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"When I look at where we're at coming back--only two starters returning on offense and four on defense--it worries me. That [type of situation] always concerns me because you have to have a proven nucleus on either side of the ball to get it done."--Harvard Coach Joe Restic in late August.
Now, halfway into the Harvard football season, Restic's concerns have been largely assuaged.
Both the Crimson offense and defense have gelled as the gridders have stormed to a surprising 4-1 record (2-1 Ivy) and proven themselves as serious contenders for the Ivy crown.
The Crimson is in a virtual tie with Penn, Princeton, and Cornell--all one-half game behind first-place Brown.
Though Harvard's schedule the rest of the way is probably the toughest in the league (the Crimson has already played league patsies Columbia and Dartmouth), the gridders are in a far better position at the halfway point than anyone expected before the season began.
Here, then, is a position-by-position mid-season report card on the Crimson, and a prognosis for the remaining five games.
Quarterback: In junior Tom Yohe, Harvard has possibly the top QB in the Ivies and quite probably the best passer in Crimson history. Yohe will almost certainly break every major single-season school passing record this year, and his scrambling, roll-out style has coaches and defenders trembling all over the league.
Yohe gives the Crimson a constant long-ball threat, and the ability to come back from almost any deficit. A top contender for Ivy Player of the Year honors, Yohe is clearly the key to this team. Grade: A.
Running Back: Tailback Rufus Jones has yet to come back from his two-year-old leg injury (he is "doubtful" for this Saturday's Princeton game, but "could be ready" for Brown). His outside speed would give Harvard an added dimension; as it is, the backfield trio of Dave Bunning, Tony Hinz, and Bob Glatz has done a respectable job.
All three are capable runners and, perhaps more importantly, fine receivers. Hinz had an outstanding game against the Big Green, gaining 152 yards on just 12 carries. Bunning and Glatz have also had big days. This unit wouldn't be enough to carry the Crimson, but compliments Harvard's pass-oriented offense. Grade: B.
Receivers: Neil Phillips runs fly patterns and makes diving touchdown catches. Tight end Kent Lucas rambles across the middle and snares balls out of mid air. Brian Barringer could run his 12-yd. curl-in patterns blindfolded in a blizzard.
Every great quarterback needs a great receiving corps, and Yohe is blessed this year with a bevy of quality receivers. Grade: A-minus.
Offensive Line: The big boys up front have done a solid job up front protecting Mr. Yohe, although: a)their job is made easier by the fact that Yohe scrambles out of the pocket on nearly every play, and b)their job is made harder by the fact that Yohe scrambles out of the pocket on nearly every play.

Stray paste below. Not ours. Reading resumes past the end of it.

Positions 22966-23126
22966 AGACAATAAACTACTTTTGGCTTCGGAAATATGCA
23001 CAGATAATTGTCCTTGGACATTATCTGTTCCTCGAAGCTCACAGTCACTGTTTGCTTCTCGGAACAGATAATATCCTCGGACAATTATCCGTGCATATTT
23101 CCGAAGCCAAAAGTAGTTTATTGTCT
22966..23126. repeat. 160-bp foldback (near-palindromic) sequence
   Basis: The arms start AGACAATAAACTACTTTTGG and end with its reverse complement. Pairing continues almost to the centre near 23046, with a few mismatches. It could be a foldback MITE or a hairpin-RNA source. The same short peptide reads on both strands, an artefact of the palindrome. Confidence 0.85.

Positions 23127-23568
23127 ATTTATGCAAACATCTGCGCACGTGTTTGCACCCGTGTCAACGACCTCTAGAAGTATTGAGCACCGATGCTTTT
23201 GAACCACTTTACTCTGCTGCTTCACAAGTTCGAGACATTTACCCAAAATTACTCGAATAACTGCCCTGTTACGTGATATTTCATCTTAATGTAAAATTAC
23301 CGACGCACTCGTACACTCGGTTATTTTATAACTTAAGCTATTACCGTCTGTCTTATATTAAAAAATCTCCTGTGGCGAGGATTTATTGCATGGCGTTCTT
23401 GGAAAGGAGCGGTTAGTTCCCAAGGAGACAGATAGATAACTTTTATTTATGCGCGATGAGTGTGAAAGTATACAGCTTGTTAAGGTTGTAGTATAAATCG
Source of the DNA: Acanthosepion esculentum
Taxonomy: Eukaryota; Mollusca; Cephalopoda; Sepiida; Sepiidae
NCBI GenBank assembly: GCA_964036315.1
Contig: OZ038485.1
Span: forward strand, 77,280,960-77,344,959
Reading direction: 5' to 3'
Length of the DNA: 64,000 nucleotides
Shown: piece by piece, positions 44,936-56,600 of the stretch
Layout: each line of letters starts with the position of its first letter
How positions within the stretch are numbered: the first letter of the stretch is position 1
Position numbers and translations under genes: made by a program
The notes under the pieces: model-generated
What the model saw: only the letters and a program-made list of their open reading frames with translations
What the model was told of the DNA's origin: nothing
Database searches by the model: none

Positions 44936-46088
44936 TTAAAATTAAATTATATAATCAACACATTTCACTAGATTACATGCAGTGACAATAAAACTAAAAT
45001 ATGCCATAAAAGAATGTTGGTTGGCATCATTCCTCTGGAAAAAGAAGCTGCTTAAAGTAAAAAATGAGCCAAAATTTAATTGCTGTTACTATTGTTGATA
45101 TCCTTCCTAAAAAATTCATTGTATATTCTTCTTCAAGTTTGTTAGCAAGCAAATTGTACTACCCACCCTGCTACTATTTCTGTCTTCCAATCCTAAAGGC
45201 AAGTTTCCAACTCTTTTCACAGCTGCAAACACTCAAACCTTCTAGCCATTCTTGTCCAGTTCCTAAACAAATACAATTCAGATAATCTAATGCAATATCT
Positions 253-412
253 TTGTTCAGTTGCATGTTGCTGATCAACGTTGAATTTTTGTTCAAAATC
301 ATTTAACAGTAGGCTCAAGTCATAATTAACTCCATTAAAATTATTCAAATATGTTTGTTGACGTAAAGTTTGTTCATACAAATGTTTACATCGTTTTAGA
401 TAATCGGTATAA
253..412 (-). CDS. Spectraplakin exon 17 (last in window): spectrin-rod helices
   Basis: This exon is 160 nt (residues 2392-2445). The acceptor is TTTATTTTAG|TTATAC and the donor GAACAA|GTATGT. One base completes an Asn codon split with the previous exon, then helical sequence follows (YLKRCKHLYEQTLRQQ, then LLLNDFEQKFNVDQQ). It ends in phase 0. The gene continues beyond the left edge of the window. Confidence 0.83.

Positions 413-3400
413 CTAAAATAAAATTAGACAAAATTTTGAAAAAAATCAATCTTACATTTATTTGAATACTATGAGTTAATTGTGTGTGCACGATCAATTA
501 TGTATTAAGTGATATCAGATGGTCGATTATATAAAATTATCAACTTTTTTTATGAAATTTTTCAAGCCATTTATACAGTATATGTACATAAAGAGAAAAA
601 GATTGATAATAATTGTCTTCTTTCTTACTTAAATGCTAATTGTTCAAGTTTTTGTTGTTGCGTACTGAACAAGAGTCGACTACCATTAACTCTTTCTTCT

The run blocking has been fine, although against the big Northeastern squad the line had problems opening up any holes. This unit, like the entire Crimson squad, has been penalty prone. Grade: B.
Defensive Line: Harvard's massive front five has anchored the defensive team. Despite Captain Kevin Dulsky's injury problems, and end Greg Williams's eligibility problems, the line has held game after game.
Harvard's league foes have averaged only 63 rushing yards a game (best in the Ivies), and non-league opponents haven't fared much better. A solid, fearsome unit. Grade: A-minus.
Linebackers: From being unknowns at season's start, Kris Thabit and Richard Mau have become Harvard's most pleasant surprise of the year. The pair played outstandingly against Northeastern's Wishbone formation, and solidly ever since. Grade: B-plus.
Defensive Secondary: The opposing quarterback drops back to pass. Uh-oh. His receivers sprint deep into the Harvard secondary. Uh-oh. The QB unleashes a pass. Double uh-oh.
The Harvard secondary looked like the team's weakest link in the preseason, and it still does today. Frank Caprio leads the Ivies with three interceptions, but overall this unit has proven a disappointment.
In the Crimson's sole loss at Cornell, the secondary got burned on a number of occasions. The group has also been whistled for pass interference on far too many occasions. Grade: C-minus.
Special Teams: Punter Alan Hall started out the season woefully, but has improved steadily ever since. Place-kicker Bruce Jacob has been perfect on his extra points, but missed a crucial pair of field goals at Cornell. Overall, Restic has gone for it on a surprisingly high number of fourth downs this year, indicating he doesn't have a lot of trust in his kickers. Harvard's kick coverage has been average.Grade: C-plus.
Outlook: Saturday's contest at the Stadium against Princeton is a key match-up. Harvard has looked good all year, but has yet to defeat a significant Ivy foe.
If the Crimson wins Saturday, a share of the Ivy title is a definite possibility--and next weekend's game at Brown becomes the next big hurdle to overcome. Harvard hasn't won or shared the Ivy title since 1983, but this could be the year.
However, a loss against the Tigers could all but sink the Crimson's chances. With the league this tight, two league losses is probably one too many. Remember, though, that Princeton comes in this weekend in the same do-or-die situation.
It should be, all in all, quite a contest.
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